Reading Geek Night, March 2010

Claire Thompson, freelance PR consultant, Waves PR

Reading Geek Night is a monthly gathering bringing together folk who have something to share about technology.  Reading boasts more than its share of technology companies, from established players like Microsoft and Oracle through to upstarts like Tweetmeme.

Proof that the toilet seat debate doesn't matter

Employers have been quick to suss that there’s a room full of talent, as witnessed by announcements of vacancies made around the room, both in person and by announcement.

What lured this room full of talent last night were four presentations, all very different, all equally interesting in very different ways.

Consultant Dan Moon lead the way with an interactive discussion on how much web 2.0 can be embedded into a traditional IT infrastructure. The answer varied by company type, as was to be expected, but the elephant in the room was that whether IT departments like it or not, users will bypass systems to access the web apps that they want. Security, control and support were, not unexpectedly, the issues raised: this topic is one that merits a lot closer look. Most people seem to be living with Web 2.0 as an unavoidable fact of life, rather than proactively embracing possibilities, other than those built up on Web 2.0.

Next up was software developer Rob Ashton whose incredibly un-PC talk I grudgingly admit was very funny. He managed to prove statistically that actually the whole toilet seat up/toilet seat down debate doesn’t matter. Unless you live in a house full of males. Or a house full of females. I’d hazard a guess that Rob lives in a house in which few females ever step foot.

These high level discussions were just a warm up for some ‘deep geeking’. Alan Bradburne (freelance web developer, author of ‘Rails Social Networking Sites’ from Apress and developer of gave a great talk on NoSQL. Now I have geek envy rather than deep geek creds or know-how, so some of the deeper bits of his talk wooshed over my head, but the big takeaway was that unstructured databases are rapidly finding their way in the brave new world. Since companies like Google, Twitter and Facebook are embracing them, and there was a list of suppliers as long as your arm on a slide, I’m guessing I’ve seen the future.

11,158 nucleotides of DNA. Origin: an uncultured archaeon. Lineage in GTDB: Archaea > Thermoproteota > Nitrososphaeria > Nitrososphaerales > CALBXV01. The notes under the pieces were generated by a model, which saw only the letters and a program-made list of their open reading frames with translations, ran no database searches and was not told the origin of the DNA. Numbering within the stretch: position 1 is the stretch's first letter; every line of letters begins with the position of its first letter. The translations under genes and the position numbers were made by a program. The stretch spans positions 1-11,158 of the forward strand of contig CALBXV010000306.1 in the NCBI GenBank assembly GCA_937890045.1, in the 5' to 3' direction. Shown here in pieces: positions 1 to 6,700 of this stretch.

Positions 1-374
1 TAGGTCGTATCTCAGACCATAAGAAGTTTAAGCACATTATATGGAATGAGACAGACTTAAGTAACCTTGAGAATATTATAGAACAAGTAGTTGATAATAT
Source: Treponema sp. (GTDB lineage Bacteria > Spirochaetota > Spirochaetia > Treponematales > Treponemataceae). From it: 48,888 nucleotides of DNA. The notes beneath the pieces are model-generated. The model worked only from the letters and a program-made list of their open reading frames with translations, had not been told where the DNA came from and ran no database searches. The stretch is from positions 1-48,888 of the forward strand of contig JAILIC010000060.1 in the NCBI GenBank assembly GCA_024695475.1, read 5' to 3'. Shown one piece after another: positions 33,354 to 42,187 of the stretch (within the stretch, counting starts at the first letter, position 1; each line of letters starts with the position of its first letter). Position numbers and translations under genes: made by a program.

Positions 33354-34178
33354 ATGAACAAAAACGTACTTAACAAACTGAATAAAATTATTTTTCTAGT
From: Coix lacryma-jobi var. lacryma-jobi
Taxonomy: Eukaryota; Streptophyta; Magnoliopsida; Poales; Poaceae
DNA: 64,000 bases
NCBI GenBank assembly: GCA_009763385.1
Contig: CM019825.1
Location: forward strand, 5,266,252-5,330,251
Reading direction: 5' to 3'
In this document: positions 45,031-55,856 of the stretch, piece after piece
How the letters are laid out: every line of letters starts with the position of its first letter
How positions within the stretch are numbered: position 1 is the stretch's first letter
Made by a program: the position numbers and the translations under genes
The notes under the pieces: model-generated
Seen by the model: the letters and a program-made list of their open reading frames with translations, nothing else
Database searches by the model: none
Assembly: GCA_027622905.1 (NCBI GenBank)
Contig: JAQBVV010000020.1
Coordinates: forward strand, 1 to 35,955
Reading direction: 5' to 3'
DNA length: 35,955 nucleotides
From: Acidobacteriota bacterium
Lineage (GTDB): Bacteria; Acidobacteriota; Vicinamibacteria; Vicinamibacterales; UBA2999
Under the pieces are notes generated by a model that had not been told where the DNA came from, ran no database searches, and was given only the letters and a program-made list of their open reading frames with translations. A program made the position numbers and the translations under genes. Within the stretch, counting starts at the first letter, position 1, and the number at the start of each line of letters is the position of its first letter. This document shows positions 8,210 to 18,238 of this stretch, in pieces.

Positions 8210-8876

Last up was a talk from Microsoft’s Laura Blackmore who, with a colleague, shared thoughts on the changing workplace which will soon need to accommodate the ‘new millenials’ – the fresh from education generation who have never lived in a gadget-free world.

Mention too has to go to Amy Kimber, one of the Reading Twestival team, who promoted the Twestival cause admirably in a kick off chat.

Ironically, despite the quality of the speakers, my biggest learning was not to use a phone with predictive text for tweeting. So herewith apologies to organizer Jim Anning of Social Optic for the odd hamfisted tweet – and a strong recommendation for the next Reading Geek Night, on April 13, 2010, 7.30pm, Copa Bar, Reading.

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